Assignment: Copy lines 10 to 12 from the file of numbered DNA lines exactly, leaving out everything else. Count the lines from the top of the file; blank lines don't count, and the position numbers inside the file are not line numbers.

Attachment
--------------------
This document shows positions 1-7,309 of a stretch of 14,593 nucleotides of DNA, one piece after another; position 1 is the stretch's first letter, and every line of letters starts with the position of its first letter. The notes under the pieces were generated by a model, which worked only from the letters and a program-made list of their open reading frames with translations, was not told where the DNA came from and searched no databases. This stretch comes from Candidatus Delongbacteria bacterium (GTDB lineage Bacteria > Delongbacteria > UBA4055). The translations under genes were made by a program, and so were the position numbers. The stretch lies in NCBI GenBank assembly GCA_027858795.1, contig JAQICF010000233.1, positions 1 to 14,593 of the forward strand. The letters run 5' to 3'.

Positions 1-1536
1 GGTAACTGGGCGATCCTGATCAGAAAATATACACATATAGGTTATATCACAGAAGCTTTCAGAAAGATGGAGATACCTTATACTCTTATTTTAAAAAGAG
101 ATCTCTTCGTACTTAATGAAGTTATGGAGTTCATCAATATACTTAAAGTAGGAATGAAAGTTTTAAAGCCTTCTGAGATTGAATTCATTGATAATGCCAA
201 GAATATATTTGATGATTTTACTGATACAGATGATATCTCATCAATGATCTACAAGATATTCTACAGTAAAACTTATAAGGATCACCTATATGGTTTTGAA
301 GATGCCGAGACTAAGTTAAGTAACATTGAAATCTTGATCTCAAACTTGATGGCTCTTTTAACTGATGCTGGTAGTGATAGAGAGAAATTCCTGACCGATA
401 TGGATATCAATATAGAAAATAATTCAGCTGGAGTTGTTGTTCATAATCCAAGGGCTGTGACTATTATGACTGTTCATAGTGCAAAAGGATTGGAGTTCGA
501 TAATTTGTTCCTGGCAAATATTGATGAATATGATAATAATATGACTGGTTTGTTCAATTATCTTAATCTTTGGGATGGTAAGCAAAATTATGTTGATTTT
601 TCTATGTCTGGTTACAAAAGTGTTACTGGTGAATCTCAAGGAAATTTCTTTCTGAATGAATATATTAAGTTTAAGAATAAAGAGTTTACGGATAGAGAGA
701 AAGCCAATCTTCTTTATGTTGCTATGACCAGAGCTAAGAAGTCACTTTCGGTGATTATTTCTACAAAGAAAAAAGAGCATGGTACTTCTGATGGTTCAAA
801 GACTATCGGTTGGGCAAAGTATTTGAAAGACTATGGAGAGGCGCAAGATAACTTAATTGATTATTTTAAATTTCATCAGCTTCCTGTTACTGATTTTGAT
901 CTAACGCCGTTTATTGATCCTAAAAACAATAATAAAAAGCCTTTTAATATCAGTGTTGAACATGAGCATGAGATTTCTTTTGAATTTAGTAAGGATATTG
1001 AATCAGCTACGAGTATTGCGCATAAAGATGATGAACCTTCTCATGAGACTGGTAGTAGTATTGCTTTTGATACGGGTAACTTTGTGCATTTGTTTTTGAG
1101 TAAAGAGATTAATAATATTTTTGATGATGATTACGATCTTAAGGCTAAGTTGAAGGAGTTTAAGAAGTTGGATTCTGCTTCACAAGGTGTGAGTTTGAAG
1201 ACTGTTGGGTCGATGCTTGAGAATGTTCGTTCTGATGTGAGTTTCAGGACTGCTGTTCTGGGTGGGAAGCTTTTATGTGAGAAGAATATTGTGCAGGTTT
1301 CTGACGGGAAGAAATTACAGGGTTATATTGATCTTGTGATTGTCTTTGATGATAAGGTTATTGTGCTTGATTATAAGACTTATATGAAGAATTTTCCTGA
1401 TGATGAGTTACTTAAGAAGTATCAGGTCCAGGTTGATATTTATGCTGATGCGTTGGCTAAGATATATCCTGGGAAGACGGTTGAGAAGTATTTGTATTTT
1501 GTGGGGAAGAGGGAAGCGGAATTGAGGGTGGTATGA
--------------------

701 AAGCCAATCTTCTTTATGTTGCTATGACCAGAGCTAAGAAGTCACTTTCGGTGATTATTTCTACAAAGAAAAAAGAGCATGGTACTTCTGATGGTTCAAA
801 GACTATCGGTTGGGCAAAGTATTTGAAAGACTATGGAGAGGCGCAAGATAACTTAATTGATTATTTTAAATTTCATCAGCTTCCTGTTACTGATTTTGAT
901 CTAACGCCGTTTATTGATCCTAAAAACAATAATAAAAAGCCTTTTAATATCAGTGTTGAACATGAGCATGAGATTTCTTTTGAATTTAGTAAGGATATTG